Concept

Microphylls and megaphylls

Résumé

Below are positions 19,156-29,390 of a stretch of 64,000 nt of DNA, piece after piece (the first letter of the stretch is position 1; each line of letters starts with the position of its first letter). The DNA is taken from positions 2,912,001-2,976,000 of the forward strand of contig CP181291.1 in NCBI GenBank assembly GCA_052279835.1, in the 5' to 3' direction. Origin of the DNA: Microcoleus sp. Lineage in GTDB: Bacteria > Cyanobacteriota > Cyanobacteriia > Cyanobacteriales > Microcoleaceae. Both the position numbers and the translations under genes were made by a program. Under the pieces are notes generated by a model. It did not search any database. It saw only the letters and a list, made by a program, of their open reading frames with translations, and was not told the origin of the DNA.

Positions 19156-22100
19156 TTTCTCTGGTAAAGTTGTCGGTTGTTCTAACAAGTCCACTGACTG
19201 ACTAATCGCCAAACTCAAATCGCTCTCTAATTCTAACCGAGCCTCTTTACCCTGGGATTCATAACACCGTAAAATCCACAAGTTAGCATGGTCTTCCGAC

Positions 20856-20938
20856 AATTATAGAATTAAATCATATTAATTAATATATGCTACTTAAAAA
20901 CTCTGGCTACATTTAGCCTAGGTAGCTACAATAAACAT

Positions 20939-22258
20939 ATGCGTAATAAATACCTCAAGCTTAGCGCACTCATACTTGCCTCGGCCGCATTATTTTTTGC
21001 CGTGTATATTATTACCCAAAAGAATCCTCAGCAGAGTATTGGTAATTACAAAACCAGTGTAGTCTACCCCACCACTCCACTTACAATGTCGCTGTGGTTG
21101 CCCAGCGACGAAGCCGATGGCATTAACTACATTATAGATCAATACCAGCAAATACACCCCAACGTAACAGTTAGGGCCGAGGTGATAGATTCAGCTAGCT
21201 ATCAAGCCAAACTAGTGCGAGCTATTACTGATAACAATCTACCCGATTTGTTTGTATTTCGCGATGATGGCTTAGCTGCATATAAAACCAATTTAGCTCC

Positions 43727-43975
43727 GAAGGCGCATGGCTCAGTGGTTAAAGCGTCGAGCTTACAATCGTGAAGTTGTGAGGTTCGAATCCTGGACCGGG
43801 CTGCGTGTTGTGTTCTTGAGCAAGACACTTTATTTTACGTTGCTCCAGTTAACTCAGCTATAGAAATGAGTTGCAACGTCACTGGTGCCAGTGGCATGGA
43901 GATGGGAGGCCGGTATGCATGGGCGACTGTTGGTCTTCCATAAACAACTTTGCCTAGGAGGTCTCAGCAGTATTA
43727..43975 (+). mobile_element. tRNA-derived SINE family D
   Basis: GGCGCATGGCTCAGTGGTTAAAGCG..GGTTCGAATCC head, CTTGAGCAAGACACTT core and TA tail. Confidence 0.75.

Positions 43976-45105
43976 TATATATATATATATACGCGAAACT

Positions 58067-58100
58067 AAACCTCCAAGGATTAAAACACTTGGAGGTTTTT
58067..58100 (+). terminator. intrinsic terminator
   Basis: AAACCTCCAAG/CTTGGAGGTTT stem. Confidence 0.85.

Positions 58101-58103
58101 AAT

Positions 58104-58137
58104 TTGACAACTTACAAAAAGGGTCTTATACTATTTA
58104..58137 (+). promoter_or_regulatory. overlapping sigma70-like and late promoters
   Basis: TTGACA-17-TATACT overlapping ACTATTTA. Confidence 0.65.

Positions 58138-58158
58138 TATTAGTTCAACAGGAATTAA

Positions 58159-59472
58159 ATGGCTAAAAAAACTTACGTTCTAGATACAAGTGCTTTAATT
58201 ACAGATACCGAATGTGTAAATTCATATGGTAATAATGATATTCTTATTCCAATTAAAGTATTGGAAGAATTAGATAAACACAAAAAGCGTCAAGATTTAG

In plant anatomy and evolution a microphyll (or lycophyll) is a type of plant leaf with one single, unbranched leaf vein. Plants with microphyll leaves occur early in the fossil record, and few such plants exist today. In the classical concept of a microphyll, the leaf vein emerges from the protostele without leaving a leaf gap. Leaf gaps are small areas above the node of some leaves where there is no vascular tissue, as it has all been diverted to the leaf. Megaphylls, in contrast, have multiple veins within the leaf and leaf gaps above them in the stem. Leaf vasculature The clubmosses and horsetails have microphylls, as in all extant species there is only a single vascular trace in each leaf. These leaves are narrow because the width of the blade is limited by the distance water can efficiently diffuse cell-to-cell from the central vascular strand to the margin of the leaf. Despite their name, microphylls are not always small: those of Isoëtes can reach 25 centimetres
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